“Braver banks” are driving innovative crime prevention
But U.S. institutions need more bravery to catch up with others in the financial industry by embracing cutting-edge innovations with less fear.
A number of factors are hampering the financial services industry and the U.S. Treasury’s Financial Crimes Enforcement Network (FinCEN) in their pursuit of combating financial crime, including to some extent its own frameworks.
In places like the U.K. and Singapore, regulators put forth the parameters and mechanisms in which banks are allowed to innovate. However, in the U.S., the government provides some guidelines but little regulation to push financial institutions in the right direction. Given the strong belief that competition drives the market, business needs mandate that banks stay up to date on certain things, such as instant payments. But, for the most part, U.S. banks innovate more slowly than their fintech competitors, and they tend to move as a pack.
By nature, banks are cautious, and rightfully so. They must always operate within their individual risk tolerances and be compliant with regulation. This leads to a “braver banks” phenomenon when it comes to innovation.
What is the “braver banks” phenomenon?
When it comes to change, banks don’t want to be last, but they also don’t want to be first. For this reason, banks are fast followers, meaning they are quick to adopt something when they have observed it being successful for another organization. This keeps their risk relatively low, while also allowing them to innovate and adopt new technology safely. It is much easier to learn from the experiences of others than to expose yourself trying to be at the cutting edge.
For example, digital wallets and P2P payments are relatively new to mainstream adoption among U.S. banks because in their infant stages, there were questions regarding security risks. However, once challenger banks and fintechs started demonstrating the safety and value to customers, it was quickly picked up elsewhere in the industry.
Because no one wants to be the first lamb to the slaughter, the challenge becomes getting that first bank to adopt an innovative approach while expanding their current risk tolerances for the benefit of their business and the industry. U.S. banks have little mandate nor clear incentive to innovate, so this process can take a while. And the sheer scale of technology modernization for banks, combined with many being burned historically by complex projects that never delivered a return on investment, makes undertaking these programs a risky decision in of itself.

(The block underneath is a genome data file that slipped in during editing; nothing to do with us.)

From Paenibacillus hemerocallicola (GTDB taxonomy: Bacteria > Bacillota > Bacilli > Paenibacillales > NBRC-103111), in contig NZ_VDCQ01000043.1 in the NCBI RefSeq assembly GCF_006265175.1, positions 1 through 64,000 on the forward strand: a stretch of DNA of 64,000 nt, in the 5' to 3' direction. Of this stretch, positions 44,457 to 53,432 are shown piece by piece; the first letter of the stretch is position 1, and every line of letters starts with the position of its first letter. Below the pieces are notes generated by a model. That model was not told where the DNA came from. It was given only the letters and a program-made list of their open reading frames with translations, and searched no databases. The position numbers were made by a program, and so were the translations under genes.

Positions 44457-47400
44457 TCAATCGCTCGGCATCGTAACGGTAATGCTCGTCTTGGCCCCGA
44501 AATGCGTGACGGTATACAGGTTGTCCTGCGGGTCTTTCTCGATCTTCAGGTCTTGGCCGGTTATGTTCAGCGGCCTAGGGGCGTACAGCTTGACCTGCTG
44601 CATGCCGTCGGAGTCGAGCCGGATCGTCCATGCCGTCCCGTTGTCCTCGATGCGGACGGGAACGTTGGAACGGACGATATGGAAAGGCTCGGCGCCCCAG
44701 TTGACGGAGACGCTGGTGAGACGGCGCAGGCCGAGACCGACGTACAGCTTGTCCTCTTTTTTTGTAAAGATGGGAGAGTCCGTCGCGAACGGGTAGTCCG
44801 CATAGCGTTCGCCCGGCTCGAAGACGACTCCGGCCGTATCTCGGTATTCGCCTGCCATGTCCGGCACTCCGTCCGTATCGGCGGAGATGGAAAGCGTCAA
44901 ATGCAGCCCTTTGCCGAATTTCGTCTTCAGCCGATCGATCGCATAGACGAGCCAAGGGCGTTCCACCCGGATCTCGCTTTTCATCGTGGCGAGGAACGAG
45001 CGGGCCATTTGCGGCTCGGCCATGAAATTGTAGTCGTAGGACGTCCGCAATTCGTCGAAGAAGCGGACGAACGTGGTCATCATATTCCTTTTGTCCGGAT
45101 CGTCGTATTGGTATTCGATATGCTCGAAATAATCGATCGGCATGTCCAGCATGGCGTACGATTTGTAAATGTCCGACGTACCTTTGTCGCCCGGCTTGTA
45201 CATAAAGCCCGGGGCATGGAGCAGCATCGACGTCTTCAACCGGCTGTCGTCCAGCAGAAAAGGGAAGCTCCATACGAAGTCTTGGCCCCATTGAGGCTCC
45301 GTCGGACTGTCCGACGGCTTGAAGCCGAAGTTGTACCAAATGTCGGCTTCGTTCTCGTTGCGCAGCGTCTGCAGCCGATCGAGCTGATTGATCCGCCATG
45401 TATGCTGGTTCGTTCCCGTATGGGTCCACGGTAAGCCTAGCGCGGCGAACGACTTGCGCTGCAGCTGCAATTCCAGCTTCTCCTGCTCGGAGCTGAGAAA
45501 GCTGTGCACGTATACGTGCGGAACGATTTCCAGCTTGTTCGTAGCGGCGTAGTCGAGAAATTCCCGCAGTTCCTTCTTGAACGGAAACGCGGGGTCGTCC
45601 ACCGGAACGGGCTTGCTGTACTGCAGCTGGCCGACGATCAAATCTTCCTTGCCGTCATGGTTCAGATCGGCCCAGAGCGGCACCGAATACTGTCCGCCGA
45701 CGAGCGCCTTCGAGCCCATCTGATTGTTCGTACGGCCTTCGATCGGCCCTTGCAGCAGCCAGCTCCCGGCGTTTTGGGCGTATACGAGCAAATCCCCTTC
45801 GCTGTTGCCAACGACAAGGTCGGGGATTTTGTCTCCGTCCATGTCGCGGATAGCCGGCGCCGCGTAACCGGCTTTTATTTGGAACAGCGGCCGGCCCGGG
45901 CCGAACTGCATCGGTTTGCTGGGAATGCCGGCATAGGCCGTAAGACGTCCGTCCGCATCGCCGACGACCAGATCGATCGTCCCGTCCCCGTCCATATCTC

While digital fraud and financial crime has increased exponentially in recent times, banks are struggling to keep up because of this fear of being the first to adopt new technologies.
On a positive note, most banks are in a transformational period in which they are coming to the realization that they have to be more forward-thinking in the way they manage risk in this ever-evolving market. They must begin the process of considering how to become more effective as they catch up with innovation in one sense, but also get back to basics and refocuses efforts. In the meantime, this lag in innovation has hampered the industry and FinCEN in their pursuit to combat financial crime more effectively and efficiently with artificial intelligence and machine learning.
What can be done?
The answer is not to push through more regulations. The problem lies within the gap between actual requirements versus guidance, and how to interpret and implement that guidance.
As innovations like AI and machine learning continue to advance fraud prevention and anti-money laundering, FinCEN and other federal regulators can help by providing clearer direction when it comes to how banks should innovate and at what rate. When looking to modernize essential programs, like the Bank Secrecy Act and AML regulations, FinCEN should look closer at how explainability, model governance, open data and structured data can help banks better understand the innovation arena and leverage machine learning to combat organized crime.
Banks need huge investments to make changes and adopt new technologies, so they want to know it will be compliant before they commit the money. To innovatively leverage the opportunity that new technology brings, banks have to understand and manage the risks and more importantly, not be afraid of them.
Risk-conscious banks shouldn’t be expected to charge into battle without a plan. So really, it’s a question of reframing bravery through defining frameworks for innovation and strengthening opportunities for collaboration.
Todd Raque is a financial crimes compliance & AML executive at Featurespace.
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